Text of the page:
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23 feet giant python killed in Indonesia

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posted on Oct, 5 2017 @ 11:51 AM
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Interesting to know that these monsters are not just rumours. Picture in link.


A PYTHON measuring an insane 23ft long has savaged a man to the brink of death in a brutal fight.


Monstr ous 23 FOOT-LONG snake savages man in vicious fight – but you won't BELIEVE who won

-MM
edit on 5-10-2017 by MerkabaMeditation because: (no reason given)




posted on Oct, 5 2017 @ 11:57 AM
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a reply to: MerkabaMeditation

As someone who came THAT close to going to school for Herpetology.... 23 feet.... not news. Big yes, but not news.


Now, come back with news of something 30+ feet? That is absolute news to me...



posted on Oct, 5 2017 @ 11:59 AM
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a reply to: MerkabaMeditation

Reticulated pythons get to be 32 foot in length. Theyre the longest snake in the world although the anaconda just slightly shorter is much more brawny and tops out as the biggest snake in the world.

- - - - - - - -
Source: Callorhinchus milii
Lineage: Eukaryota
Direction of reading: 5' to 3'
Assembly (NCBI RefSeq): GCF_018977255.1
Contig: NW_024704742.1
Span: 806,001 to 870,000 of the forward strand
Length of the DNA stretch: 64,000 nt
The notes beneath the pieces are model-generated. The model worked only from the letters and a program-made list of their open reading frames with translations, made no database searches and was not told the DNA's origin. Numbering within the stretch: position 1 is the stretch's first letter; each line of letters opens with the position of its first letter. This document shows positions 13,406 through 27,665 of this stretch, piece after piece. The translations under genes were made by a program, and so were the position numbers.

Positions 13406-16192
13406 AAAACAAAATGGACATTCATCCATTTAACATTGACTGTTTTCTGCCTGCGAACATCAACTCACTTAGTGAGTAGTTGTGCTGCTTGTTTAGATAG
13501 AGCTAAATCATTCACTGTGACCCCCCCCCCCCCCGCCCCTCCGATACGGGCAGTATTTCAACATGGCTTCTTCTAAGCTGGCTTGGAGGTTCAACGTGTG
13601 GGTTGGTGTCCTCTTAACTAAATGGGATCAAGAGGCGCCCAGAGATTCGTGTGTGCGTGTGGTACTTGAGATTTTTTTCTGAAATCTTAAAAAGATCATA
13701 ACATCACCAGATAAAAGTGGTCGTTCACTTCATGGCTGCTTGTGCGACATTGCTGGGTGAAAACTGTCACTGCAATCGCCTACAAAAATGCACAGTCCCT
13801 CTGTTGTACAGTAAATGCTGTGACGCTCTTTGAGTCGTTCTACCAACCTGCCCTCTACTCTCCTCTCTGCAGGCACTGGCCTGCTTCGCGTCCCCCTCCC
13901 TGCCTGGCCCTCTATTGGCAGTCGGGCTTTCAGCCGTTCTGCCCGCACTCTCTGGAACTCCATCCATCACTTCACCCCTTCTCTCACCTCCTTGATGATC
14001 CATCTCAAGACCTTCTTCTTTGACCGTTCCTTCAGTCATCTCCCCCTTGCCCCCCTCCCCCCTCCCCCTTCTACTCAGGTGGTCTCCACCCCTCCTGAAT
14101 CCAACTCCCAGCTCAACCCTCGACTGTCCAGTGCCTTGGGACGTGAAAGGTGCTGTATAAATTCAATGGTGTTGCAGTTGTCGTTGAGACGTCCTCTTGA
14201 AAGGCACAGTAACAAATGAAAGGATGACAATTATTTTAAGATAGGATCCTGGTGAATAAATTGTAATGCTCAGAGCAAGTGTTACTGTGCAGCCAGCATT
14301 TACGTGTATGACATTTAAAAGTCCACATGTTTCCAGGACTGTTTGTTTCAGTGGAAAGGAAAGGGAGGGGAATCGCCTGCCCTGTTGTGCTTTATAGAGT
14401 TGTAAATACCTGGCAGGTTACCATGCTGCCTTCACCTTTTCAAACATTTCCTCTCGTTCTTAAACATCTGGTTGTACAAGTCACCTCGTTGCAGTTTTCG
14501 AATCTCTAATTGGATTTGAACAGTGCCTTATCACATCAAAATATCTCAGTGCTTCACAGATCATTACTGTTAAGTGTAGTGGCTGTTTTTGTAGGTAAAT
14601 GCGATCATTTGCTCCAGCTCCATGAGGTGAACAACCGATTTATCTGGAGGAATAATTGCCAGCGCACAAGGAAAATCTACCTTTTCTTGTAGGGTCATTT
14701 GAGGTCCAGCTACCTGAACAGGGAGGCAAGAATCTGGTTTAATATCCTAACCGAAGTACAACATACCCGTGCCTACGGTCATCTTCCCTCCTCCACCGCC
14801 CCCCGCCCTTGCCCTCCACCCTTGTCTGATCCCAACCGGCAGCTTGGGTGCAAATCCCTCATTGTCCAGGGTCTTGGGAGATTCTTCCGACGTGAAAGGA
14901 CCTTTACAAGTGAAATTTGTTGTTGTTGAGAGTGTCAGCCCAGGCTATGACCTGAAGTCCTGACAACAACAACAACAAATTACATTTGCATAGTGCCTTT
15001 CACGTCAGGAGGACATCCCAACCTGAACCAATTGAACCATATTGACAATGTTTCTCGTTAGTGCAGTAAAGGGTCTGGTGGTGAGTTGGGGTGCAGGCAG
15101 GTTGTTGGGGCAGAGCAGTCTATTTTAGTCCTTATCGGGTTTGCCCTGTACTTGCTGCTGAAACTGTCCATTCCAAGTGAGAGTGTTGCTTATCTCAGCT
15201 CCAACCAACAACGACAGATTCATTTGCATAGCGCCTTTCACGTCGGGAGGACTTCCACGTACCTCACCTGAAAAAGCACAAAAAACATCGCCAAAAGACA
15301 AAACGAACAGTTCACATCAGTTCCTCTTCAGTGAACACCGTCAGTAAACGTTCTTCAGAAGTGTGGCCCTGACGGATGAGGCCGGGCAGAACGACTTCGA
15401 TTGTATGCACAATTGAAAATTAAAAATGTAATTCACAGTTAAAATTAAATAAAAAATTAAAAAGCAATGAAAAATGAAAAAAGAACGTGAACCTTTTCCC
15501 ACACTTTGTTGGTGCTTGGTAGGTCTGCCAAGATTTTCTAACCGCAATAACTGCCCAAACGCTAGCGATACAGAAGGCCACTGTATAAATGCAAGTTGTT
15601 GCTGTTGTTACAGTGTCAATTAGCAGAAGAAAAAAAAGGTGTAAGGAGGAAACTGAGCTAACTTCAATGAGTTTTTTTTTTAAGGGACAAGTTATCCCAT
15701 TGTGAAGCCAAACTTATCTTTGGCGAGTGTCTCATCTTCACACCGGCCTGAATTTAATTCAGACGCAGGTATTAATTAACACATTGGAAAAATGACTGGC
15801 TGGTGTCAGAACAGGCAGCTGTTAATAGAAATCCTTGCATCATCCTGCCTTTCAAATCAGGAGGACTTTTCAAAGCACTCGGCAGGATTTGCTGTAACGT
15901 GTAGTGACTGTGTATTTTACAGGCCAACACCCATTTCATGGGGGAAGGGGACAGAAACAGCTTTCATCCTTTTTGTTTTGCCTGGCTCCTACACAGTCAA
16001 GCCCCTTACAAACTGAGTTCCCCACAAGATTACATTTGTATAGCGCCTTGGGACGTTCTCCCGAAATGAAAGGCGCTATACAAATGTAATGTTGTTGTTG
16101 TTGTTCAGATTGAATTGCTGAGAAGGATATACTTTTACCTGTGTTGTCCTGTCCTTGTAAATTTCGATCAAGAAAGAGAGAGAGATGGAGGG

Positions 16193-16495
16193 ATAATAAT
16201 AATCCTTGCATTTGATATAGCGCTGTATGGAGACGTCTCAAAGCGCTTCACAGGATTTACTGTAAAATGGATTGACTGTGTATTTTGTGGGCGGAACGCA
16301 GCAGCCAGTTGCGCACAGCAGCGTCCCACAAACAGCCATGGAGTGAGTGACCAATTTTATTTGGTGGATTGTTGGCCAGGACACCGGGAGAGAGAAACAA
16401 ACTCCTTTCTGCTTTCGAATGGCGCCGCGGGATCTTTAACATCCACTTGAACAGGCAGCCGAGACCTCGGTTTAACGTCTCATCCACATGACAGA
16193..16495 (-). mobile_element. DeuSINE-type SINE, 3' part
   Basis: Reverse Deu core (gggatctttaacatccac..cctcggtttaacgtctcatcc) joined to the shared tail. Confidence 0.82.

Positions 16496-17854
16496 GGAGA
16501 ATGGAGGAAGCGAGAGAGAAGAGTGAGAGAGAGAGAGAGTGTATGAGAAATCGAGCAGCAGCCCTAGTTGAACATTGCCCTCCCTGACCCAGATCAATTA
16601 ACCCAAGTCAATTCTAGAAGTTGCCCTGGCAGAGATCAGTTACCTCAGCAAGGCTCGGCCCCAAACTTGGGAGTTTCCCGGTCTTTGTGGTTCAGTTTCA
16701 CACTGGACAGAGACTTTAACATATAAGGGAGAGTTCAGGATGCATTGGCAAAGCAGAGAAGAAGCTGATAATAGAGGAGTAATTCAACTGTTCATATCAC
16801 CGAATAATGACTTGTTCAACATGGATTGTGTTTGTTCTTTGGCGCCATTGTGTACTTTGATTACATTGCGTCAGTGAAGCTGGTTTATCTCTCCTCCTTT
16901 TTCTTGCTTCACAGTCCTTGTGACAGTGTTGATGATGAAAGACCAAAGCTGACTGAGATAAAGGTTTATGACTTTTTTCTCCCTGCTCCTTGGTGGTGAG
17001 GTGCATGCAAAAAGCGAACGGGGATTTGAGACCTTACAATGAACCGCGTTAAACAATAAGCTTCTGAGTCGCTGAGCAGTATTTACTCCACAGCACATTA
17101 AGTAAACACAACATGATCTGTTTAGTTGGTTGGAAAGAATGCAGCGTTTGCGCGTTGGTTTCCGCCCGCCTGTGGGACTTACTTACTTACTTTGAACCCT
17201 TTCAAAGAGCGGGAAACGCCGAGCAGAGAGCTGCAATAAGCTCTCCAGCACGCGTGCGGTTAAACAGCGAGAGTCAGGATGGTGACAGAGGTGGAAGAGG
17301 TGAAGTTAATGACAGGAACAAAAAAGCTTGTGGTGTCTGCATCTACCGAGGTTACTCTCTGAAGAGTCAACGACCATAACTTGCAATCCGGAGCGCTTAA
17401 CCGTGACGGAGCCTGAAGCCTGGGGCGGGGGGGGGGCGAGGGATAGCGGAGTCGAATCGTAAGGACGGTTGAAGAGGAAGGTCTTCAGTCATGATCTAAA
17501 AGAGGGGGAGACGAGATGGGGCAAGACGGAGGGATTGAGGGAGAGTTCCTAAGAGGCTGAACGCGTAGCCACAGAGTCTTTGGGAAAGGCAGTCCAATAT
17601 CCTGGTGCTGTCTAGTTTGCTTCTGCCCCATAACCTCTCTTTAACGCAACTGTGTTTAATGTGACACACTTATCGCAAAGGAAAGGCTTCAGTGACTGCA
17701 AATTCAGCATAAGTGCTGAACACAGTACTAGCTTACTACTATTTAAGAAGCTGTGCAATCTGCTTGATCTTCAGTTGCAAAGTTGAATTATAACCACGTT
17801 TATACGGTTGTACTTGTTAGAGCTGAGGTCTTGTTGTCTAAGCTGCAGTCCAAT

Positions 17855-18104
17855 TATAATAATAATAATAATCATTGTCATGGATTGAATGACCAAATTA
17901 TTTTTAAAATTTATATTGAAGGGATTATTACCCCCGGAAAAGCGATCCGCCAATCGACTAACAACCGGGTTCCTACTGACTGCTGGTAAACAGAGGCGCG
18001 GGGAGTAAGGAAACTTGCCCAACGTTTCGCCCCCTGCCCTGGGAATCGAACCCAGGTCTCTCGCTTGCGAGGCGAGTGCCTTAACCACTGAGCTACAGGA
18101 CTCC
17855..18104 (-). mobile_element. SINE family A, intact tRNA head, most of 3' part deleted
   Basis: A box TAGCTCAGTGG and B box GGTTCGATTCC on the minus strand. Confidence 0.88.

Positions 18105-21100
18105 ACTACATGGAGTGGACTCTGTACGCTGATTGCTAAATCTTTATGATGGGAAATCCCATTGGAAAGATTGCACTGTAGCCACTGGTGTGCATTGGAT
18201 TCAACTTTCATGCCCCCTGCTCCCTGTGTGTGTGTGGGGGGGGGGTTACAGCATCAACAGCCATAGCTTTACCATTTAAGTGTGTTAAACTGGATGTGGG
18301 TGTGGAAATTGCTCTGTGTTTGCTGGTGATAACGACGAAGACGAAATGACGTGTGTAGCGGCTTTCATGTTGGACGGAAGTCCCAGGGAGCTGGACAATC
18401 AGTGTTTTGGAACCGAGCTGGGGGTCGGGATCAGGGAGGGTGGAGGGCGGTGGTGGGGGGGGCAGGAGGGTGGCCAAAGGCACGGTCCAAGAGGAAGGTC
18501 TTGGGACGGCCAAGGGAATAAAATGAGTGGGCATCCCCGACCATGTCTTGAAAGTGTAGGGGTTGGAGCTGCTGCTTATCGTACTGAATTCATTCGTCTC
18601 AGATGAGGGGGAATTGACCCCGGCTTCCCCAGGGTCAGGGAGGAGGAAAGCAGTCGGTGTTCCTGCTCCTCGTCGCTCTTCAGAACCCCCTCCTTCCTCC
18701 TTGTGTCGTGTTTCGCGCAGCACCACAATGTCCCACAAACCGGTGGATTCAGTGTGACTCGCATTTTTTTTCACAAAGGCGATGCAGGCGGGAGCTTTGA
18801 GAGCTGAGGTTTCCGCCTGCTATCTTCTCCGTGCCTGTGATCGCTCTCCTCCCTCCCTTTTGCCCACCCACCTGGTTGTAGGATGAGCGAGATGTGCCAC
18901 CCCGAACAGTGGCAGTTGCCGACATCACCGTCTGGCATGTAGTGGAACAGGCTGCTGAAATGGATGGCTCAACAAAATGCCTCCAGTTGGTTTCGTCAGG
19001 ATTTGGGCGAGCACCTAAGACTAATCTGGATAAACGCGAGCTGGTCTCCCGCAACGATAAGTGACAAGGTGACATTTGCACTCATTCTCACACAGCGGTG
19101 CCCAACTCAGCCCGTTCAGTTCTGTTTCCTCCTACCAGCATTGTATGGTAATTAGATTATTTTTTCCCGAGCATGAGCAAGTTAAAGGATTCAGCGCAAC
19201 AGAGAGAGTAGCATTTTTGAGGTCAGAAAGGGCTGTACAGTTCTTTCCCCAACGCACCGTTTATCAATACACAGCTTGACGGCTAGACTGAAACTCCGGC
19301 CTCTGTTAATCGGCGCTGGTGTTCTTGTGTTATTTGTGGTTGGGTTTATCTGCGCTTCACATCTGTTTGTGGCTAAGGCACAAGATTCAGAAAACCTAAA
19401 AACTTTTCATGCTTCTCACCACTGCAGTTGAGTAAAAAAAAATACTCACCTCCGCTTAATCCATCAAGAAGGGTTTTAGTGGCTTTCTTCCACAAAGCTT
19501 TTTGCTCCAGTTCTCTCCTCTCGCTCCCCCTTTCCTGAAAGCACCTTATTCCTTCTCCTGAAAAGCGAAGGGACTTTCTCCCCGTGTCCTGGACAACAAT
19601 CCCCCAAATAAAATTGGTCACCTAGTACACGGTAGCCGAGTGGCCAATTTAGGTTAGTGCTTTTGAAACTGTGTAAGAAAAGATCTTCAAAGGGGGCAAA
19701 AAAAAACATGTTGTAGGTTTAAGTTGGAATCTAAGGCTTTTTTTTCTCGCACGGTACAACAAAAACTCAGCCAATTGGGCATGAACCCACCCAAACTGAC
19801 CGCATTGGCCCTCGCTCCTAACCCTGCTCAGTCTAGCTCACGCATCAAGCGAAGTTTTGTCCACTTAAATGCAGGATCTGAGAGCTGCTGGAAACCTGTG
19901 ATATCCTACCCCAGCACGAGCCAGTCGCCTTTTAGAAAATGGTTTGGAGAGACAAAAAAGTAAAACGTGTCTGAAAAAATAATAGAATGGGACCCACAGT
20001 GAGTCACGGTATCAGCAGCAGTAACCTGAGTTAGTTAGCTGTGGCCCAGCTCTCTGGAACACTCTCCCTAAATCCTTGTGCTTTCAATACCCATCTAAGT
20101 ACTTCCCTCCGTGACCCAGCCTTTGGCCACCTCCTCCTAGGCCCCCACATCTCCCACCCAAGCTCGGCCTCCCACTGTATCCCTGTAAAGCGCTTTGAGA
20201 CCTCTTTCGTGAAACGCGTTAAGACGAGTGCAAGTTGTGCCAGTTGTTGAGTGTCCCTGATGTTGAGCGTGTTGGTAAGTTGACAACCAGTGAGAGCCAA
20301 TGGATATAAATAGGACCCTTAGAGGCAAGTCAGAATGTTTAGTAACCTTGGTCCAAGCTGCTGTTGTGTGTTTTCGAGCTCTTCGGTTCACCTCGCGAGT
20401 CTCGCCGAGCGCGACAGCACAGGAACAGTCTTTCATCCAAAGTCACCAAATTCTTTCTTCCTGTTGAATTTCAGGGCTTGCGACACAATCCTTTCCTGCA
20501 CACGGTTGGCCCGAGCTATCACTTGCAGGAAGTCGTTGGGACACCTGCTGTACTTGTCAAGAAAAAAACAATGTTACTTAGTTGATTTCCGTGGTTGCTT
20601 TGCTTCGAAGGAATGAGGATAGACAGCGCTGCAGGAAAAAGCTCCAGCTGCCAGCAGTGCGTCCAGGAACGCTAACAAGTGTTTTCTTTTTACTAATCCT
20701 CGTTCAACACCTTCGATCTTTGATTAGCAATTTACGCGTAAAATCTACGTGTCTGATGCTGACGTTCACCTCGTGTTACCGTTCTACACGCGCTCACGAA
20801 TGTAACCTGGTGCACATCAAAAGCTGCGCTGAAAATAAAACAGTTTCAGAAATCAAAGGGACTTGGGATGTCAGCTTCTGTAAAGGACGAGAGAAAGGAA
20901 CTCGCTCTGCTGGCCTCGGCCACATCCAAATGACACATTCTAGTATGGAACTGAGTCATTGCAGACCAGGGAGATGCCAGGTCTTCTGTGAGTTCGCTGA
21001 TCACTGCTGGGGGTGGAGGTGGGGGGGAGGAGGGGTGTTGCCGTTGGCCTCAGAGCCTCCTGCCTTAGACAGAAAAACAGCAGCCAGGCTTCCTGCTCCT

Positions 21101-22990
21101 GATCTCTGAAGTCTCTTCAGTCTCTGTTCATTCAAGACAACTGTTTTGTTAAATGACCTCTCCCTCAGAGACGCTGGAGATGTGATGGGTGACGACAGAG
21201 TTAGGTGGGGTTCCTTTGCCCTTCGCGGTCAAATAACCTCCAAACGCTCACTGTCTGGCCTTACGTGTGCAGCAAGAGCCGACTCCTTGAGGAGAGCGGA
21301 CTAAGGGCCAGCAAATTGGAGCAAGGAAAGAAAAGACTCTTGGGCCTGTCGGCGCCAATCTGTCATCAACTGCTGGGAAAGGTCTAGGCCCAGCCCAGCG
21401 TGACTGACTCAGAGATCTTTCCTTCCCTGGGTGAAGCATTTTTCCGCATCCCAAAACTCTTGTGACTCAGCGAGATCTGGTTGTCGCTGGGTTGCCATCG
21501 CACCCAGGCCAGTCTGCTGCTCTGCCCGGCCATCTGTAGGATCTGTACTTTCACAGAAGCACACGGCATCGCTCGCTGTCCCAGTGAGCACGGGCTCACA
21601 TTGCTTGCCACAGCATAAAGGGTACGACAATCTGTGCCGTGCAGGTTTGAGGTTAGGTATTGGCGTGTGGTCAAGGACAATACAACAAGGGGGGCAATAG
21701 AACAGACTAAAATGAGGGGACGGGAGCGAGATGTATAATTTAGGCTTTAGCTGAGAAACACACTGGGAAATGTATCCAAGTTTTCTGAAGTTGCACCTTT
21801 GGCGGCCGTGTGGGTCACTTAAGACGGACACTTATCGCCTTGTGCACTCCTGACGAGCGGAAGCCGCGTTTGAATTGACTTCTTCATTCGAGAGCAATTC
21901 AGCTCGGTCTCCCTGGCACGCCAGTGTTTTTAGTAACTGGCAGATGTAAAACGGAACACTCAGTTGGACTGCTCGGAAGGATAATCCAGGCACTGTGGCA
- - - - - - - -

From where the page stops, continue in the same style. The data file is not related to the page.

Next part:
Reticulated pythons definitly will try to eat a human and they do often enough.

As pets both species are known for their nasty temperament.


edit on 5-10-2017 by BASSPLYR because: (no reason given)

edit on 5-10-2017 by BASSPLYR because: (no reason given)



posted on Oct, 5 2017 @ 12:01 PM
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a reply to: BASSPLYR

That said, I'm glad there are only adders where I live
...

-MM
edit on 5-10-2017 by MerkabaMeditation because: (no reason given)



posted on Oct, 5 2017 @ 12:02 PM
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a reply to: MerkabaMeditation




23-foot long snake undergoes health check up Bali, the 23 ft long python, undergoes her annual health check at Chester Zoo in the north-west of England. She was one of two snakes being given the all-clear by vets at the zoo.